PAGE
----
The powered hero, on the surface, has an advantage over the gadgeteer. A lifetime with a power set gives that hero a chance to learn its limits, special trick, and weakness. The gadget based Hero, or villain, is often limited to the design intent of the equipment. A Freeze Ray is a Freeze Ray, no matter how many times it is used. Trying to make it a ice cube maker for a party, or a snow gun for a terminal child's chance to make a snowman in a hospital, would likely destroy the ray gun.
What people often forget is that the right gadget load-out makes the difference on the battlefield. I will now reference the story of Calvin Stingle, a former 'D' list villain. An engineer by profession, he ended up falling into a life of crime. He built himself an powered armor suit. It worked, he pulled jobs, he even gained some credibility with other villains. But until he adjusted his approach to equipping and arming his suit, he was little more than a henchman for bigger names in the business. When he took the time to rethink his load-out, shifting from a rounded out, multiple function suit to a dedicated weapons platform of a walking tank, he became a force to be reckoned with.
The simple example of the gadget user is a person with a handgun, a grenade launcher, and a smoke bomb. Something for small jobs, something for big jobs, and something for when a job goes wrong. A more thoughtful gadgeteer will also have a back-up gun, a stun baton, and a variety of ammunition for the grenade launcher. Only a small difference in his load-out, but one that grants him a much wider set of options for dealing with any given situation. The Powered Hero, or Villain could only wish they were as adaptable.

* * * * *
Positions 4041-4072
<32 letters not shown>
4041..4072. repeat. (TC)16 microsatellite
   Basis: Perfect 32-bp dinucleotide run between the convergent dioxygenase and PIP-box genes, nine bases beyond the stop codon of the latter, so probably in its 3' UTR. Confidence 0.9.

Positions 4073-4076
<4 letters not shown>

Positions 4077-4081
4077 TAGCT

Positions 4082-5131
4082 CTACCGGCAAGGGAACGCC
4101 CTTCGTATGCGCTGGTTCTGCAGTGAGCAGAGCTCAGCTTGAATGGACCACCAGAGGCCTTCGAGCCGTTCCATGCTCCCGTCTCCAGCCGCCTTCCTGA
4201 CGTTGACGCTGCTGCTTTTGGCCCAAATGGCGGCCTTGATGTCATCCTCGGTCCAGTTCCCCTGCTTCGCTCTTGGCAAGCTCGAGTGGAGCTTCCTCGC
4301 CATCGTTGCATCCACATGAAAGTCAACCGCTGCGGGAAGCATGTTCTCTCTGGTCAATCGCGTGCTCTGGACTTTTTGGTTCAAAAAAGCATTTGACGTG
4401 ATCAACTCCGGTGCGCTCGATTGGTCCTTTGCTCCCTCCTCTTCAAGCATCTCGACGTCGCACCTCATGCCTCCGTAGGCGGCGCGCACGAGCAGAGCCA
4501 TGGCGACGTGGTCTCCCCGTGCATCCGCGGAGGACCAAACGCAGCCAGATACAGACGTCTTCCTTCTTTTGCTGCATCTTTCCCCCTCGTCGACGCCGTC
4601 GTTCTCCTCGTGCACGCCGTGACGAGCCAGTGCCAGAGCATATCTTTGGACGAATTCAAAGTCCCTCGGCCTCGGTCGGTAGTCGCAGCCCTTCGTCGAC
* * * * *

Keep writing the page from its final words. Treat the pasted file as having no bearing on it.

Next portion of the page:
Gadgets can make or break a hero. It can make a Batman, or it can just as well give powers to someone who doesn't deserve it (i.e. Booster Gold). It can save a life (Iron Man), and destroy them (Any gadget-using villain). By being a gadget-based hero, one can outfit other heroes, and have an ever-evolving set of abilities. However, the start of one's career will be much, much more harder due to constraints of tools, supplies, time and knowledge. And, once again, without any gadgets, there is little that can be done by the gadget-based hero, compared to the powers-based hero. So there are weaknesses that power-based heroes do not have. However, the mind of most gadget-based heroes are sharper than the power-based heroes, as they are contending with forces that are usually outside the scope of their powers, thus requiring inventive and effective solutions, something they share with smart, albeit 'weaker' (See Taylor Hebert aka Skitter aka Weaver aka Khepri) power-based heroes. This means that gadget-based heroes usually rely on their wits rather than their might alone, which is a rather good thing to be honest.